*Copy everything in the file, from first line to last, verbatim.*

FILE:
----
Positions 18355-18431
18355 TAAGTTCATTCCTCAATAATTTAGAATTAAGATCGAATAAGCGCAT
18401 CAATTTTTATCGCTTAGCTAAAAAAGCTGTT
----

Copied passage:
Positions 18355-18431
18355 TAAGTTCATTCCTCAATAATTTAGAATTAAGATCGAATAAGCGCAT
18401 CAATTTTTATCGCTTAGCTAAAAAAGCTGTT